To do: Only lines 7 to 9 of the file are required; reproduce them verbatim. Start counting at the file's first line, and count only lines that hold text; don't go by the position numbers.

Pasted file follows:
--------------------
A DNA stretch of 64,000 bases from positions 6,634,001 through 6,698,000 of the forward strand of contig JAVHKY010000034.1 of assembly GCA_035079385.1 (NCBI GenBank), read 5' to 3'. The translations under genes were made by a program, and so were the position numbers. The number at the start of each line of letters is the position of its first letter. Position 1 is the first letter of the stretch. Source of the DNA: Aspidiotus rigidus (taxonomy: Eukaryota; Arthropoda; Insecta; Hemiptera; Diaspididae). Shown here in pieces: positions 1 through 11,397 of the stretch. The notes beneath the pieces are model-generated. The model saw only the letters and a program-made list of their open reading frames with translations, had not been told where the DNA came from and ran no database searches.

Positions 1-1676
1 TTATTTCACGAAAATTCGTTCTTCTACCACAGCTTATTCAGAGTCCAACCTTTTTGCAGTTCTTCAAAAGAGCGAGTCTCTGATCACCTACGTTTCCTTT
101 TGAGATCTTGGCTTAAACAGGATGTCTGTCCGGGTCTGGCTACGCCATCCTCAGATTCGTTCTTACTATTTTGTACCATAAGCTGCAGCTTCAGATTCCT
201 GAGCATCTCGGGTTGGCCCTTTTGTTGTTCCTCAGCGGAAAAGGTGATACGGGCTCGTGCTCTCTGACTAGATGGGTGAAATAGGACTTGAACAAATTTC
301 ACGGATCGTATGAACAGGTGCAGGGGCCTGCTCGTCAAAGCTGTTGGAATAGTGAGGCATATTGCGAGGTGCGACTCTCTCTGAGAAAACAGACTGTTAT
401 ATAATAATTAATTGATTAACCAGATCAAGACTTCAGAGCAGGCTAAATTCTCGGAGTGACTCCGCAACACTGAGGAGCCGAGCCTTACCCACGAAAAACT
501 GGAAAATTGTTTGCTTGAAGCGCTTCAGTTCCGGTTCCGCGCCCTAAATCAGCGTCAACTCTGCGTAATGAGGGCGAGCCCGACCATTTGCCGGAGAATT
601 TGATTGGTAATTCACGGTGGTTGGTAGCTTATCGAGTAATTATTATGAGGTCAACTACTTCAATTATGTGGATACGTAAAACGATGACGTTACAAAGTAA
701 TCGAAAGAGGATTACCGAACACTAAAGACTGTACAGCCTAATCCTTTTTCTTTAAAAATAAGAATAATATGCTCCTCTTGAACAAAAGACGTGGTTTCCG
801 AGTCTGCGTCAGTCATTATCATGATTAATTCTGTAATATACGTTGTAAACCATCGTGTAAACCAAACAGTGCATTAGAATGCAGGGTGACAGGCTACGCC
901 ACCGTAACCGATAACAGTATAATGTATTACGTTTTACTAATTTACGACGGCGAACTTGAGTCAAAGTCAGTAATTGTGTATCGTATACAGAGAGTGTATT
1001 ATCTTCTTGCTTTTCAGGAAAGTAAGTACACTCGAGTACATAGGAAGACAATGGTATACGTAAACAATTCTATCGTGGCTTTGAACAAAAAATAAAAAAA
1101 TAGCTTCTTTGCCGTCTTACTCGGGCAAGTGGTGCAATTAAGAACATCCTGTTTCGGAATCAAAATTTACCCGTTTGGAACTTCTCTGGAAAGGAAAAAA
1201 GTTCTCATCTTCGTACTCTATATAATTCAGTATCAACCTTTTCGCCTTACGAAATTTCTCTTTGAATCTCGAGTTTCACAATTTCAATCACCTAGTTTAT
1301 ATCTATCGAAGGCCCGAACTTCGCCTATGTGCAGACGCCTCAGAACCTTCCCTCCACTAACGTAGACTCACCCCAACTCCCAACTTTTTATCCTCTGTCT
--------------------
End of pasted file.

401 ATAATAATTAATTGATTAACCAGATCAAGACTTCAGAGCAGGCTAAATTCTCGGAGTGACTCCGCAACACTGAGGAGCCGAGCCTTACCCACGAAAAACT
501 GGAAAATTGTTTGCTTGAAGCGCTTCAGTTCCGGTTCCGCGCCCTAAATCAGCGTCAACTCTGCGTAATGAGGGCGAGCCCGACCATTTGCCGGAGAATT
601 TGATTGGTAATTCACGGTGGTTGGTAGCTTATCGAGTAATTATTATGAGGTCAACTACTTCAATTATGTGGATACGTAAAACGATGACGTTACAAAGTAA